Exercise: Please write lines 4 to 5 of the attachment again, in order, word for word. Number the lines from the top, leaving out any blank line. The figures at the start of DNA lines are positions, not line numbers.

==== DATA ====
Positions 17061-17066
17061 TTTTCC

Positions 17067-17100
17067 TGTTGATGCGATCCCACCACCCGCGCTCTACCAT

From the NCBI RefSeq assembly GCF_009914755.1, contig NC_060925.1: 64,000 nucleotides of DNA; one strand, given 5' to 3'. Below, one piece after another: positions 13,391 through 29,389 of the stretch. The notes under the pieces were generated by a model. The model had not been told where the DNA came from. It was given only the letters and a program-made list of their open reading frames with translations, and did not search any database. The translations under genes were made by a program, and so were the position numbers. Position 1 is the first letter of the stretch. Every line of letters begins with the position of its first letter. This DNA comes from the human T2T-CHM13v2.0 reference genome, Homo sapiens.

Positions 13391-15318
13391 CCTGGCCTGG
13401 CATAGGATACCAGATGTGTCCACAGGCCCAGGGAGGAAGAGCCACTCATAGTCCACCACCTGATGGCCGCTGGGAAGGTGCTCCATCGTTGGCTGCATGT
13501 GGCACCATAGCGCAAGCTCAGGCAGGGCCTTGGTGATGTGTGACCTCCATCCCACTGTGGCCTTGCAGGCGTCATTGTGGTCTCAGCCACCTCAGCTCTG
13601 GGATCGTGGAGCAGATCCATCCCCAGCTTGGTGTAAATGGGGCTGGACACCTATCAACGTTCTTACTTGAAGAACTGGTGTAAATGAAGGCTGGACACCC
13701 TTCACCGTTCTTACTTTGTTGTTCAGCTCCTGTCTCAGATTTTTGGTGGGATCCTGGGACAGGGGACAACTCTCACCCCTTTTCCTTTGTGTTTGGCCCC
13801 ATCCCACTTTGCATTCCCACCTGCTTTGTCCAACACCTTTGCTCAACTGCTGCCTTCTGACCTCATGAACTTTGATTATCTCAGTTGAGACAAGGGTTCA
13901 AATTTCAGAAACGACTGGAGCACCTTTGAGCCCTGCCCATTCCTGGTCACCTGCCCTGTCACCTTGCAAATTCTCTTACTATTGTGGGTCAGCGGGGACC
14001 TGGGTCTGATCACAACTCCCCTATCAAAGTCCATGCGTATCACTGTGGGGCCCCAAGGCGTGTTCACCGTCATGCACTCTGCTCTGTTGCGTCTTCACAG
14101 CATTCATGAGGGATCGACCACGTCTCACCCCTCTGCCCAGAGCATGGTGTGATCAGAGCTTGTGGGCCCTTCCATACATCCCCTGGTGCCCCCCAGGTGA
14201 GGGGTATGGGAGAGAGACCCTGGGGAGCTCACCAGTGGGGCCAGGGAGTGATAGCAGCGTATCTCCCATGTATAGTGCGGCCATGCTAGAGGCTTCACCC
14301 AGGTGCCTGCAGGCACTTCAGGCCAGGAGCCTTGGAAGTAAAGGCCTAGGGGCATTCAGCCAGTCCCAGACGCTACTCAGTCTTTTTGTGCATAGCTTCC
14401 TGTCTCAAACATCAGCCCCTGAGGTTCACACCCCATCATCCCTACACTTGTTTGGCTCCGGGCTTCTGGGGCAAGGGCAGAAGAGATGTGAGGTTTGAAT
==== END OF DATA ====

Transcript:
17067 TGTTGATGCGATCCCACCACCCGCGCTCTACCAT

From the NCBI RefSeq assembly GCF_009914755.1, contig NC_060925.1: 64,000 nucleotides of DNA; one strand, given 5' to 3'. Below, one piece after another: positions 13,391 through 29,389 of the stretch. The notes under the pieces were generated by a model. The model had not been told where the DNA came from. It was given only the letters and a program-made list of their open reading frames with translations, and did not search any database. The translations under genes were made by a program, and so were the position numbers. Position 1 is the first letter of the stretch. Every line of letters begins with the position of its first letter. This DNA comes from the human T2T-CHM13v2.0 reference genome, Homo sapiens.